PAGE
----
Sharp drop in ranks of the unbanked

Two billion people remain unbanked, with more than half of adults in the poorest 40 per cent of households in developing countries having no access to financial services

Nearly three-quarters of a billion people opened bank accounts for the first time from 2011 to 2014, gaining access to global financial systems in a step experts say is key to tackling extreme poverty.

The Global Findex 2014, produced by the World Bank, found that 62 per cent of adults worldwide now have access to a financial institute or mobile money services, up from 51 per cent in 2011.

“The survey shows great progress in expanding financial inclusion around the world,” the report said. “[This] has been broadly recognised as critical in reducing poverty and achieving inclusive economic growth. But large gaps remain. Many people around the world, particularly women and poorer adults, still do not have an account.”

Two billion people remain “unbanked”, with more than half of adults in the poorest 40 per cent of households in developing countries having no access to financial services. The Middle East is the worst affected region - only 14 per cent of adults have access to the financial system, compared with 62 per cent worldwide.

“Of the 2 billion unbanked, about 85 million live in the Middle East,” said Leora Klapper, a lead economist in the Development Research Group at the World Bank. “Eleven per cent of adults in the region had an account in 2011,” but that has increased by three per cent to 2014.

Mobile technology, which offers people access to virtual bank accounts through their cellphone, could play a critical role in expanding financial inclusion.

In Sub-Saharan Africa, 12 per cent of adults – or 64 million people – have mobile money accounts. In five lower-income nations - Cote D’Ivoire, Somalia, Uganda, Tanzania and Zimbabwe - more adults have a mobile money account than have a bank account.

“In sub-Saharan Africa is that we are starting to see the promise of mobile technology,” said Klapper. Accounts are usually provided by a mobile phone company, and allow people to deposit and withdraw money at local agents. “The beauty of it is although there may not be bank branch in your local village, there’s likely to be a mobile phone agent,” Klapper added.

Although the Middle East was the only region not to see double-digit growth in financial inclusion, mobile technology combined with financial innovation could bolster account penetration.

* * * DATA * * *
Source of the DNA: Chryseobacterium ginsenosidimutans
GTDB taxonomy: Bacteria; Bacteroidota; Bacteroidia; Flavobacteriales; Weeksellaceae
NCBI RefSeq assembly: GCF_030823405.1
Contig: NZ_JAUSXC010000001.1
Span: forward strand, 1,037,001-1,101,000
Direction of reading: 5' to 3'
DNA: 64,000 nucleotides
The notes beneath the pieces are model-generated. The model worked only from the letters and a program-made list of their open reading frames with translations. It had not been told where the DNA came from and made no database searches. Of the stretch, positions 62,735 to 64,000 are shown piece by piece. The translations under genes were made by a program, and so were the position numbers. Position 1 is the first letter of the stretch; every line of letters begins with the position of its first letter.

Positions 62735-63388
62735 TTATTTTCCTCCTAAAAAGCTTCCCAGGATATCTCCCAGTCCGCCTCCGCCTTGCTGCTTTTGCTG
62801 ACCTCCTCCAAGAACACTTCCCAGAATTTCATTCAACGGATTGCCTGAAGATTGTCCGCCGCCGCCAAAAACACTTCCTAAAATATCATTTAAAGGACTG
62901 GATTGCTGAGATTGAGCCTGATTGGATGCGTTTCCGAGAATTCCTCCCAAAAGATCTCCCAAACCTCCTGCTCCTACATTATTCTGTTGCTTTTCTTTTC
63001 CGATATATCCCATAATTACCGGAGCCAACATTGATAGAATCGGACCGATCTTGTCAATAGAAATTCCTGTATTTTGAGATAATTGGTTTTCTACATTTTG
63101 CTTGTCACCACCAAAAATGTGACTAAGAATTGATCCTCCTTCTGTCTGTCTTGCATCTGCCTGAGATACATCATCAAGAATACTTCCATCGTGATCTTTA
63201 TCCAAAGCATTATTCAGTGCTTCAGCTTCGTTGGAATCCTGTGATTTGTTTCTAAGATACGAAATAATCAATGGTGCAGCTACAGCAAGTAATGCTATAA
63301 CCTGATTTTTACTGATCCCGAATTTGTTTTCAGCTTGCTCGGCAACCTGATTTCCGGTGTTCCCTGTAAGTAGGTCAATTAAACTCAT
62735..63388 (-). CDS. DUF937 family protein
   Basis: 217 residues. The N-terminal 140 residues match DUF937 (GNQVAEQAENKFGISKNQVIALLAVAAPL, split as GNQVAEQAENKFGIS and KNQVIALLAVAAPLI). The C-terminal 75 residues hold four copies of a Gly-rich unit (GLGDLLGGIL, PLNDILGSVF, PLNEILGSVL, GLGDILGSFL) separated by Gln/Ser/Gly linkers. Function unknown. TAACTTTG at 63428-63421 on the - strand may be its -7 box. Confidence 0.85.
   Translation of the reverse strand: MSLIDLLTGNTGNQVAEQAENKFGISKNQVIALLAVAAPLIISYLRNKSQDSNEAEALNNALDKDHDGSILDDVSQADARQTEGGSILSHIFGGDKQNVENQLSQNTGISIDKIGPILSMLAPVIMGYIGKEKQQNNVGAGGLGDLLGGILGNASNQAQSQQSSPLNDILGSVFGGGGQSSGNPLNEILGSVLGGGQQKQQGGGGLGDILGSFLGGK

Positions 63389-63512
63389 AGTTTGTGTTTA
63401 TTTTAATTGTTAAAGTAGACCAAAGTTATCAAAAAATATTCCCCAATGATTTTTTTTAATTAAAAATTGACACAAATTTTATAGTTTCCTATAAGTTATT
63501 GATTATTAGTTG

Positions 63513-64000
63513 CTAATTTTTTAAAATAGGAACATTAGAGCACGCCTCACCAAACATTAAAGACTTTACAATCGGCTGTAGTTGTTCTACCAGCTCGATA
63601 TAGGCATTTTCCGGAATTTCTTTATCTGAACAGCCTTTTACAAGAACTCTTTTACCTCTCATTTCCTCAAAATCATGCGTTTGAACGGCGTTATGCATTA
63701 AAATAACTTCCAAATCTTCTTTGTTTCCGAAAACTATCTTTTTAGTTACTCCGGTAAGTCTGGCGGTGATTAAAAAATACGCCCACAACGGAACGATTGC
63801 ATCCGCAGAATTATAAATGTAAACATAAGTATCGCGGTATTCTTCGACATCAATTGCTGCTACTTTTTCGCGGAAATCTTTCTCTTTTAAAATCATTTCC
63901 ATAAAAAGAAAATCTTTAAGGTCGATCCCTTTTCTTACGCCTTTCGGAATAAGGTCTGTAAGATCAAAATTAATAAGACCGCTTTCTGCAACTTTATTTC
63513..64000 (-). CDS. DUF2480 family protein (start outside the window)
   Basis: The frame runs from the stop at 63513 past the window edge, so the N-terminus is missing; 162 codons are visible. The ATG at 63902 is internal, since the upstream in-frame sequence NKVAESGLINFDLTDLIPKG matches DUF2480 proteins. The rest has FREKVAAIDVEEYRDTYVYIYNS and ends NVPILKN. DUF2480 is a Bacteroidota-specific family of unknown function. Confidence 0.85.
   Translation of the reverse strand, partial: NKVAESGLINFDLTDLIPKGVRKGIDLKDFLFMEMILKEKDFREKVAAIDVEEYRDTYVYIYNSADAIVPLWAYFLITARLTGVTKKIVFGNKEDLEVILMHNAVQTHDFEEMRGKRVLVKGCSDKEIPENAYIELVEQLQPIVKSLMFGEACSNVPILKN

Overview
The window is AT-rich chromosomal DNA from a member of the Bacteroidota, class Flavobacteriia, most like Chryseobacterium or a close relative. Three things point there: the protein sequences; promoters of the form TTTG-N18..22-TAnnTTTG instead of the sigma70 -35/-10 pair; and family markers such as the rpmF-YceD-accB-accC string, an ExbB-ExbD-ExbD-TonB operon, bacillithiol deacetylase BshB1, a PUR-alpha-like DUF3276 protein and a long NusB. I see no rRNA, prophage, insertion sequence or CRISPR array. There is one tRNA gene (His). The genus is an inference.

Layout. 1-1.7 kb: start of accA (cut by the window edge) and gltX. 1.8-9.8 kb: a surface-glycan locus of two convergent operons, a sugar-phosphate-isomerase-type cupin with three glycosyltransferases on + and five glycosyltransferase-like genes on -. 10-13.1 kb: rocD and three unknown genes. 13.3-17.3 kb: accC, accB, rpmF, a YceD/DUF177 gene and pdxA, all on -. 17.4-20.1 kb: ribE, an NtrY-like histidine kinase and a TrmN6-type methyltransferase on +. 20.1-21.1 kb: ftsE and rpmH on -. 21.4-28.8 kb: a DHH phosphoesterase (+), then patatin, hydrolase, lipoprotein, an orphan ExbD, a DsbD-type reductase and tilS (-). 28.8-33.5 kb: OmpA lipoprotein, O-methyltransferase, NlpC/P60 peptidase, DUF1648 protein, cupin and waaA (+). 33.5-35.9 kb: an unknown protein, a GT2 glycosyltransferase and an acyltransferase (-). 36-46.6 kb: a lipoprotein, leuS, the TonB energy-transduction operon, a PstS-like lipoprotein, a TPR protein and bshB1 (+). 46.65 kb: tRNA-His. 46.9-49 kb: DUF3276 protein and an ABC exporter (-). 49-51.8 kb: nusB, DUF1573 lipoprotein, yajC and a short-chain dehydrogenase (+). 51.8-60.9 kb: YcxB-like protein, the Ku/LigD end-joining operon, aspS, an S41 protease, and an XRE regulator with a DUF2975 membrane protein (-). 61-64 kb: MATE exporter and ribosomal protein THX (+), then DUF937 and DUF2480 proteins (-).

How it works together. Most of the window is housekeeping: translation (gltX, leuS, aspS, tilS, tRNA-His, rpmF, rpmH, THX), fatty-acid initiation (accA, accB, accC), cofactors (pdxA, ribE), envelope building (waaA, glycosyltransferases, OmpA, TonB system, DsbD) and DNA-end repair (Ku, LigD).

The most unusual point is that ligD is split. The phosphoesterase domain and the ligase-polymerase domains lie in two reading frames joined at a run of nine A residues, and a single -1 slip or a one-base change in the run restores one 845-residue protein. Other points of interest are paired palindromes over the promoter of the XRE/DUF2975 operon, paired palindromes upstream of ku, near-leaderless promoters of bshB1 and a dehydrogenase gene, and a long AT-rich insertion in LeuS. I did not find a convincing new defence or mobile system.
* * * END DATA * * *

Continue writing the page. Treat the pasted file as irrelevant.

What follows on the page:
“In Egypt we saw an increase in account penetration from 10 per cent in 2011, to 14 per cent in 2014. But, for instance in Egypt and Lebanon, we find 1 per cent of adults reporting using a mobile money account,” said Klapper. “We hope it’s the tip of the iceberg and this number will grow.”

Technology’s impact is not just seen in the adoption of mobile money services, but also in the digitisation of money transfers, whether for wages, school fees, or bill payments. While consumers can access these services through simple mobile phones, via SMS messaging, it is innovation in the behind-the-scenes connections to banks and other financial institutions that is driving progress. It is through this channel that the next big step in improving financial engagement is likely to be felt.

Of the 85 million unbanked in the Middle East, 5 per cent of those adults currently receive government money in cash, while an estimated 7 per cent still receive private sector wages in cash, according to the World Bank.

“There are half a billion adults, with accounts, paying fees in cash,” said Klapper. “Digitising both wages and government transfers would be tremendous. From the sender’s perspective it makes it cheaper to make payments, improves transparency and reduces leakage.

“From the recipient side, especially women, it is really important that rather than coming home with cash, money is going to an account where you get more privacy and control.”

Addressing the gender gap in financial inclusion has also become increasingly important, as data show it is widening in the Middle East, despite gains for both sexes. In 2011 15 per cent of men had accounts of some kind, compared to 7 per cent of women. By 2014, this gap had widened to 10 percentage points.

“Having a safe place to store your money outside the home is not just about convenience,” said Klapper. “For something like paying school fees, often women have to take time off work and lose wages to travel to pay school fees. Being able to make an electronic payment can save time and money.”

The Global Findex Survey was based on interviews with 150,000 adults in 143 countries, including the Middle East and North Africa.

Photo credit: UN Capital Development Fund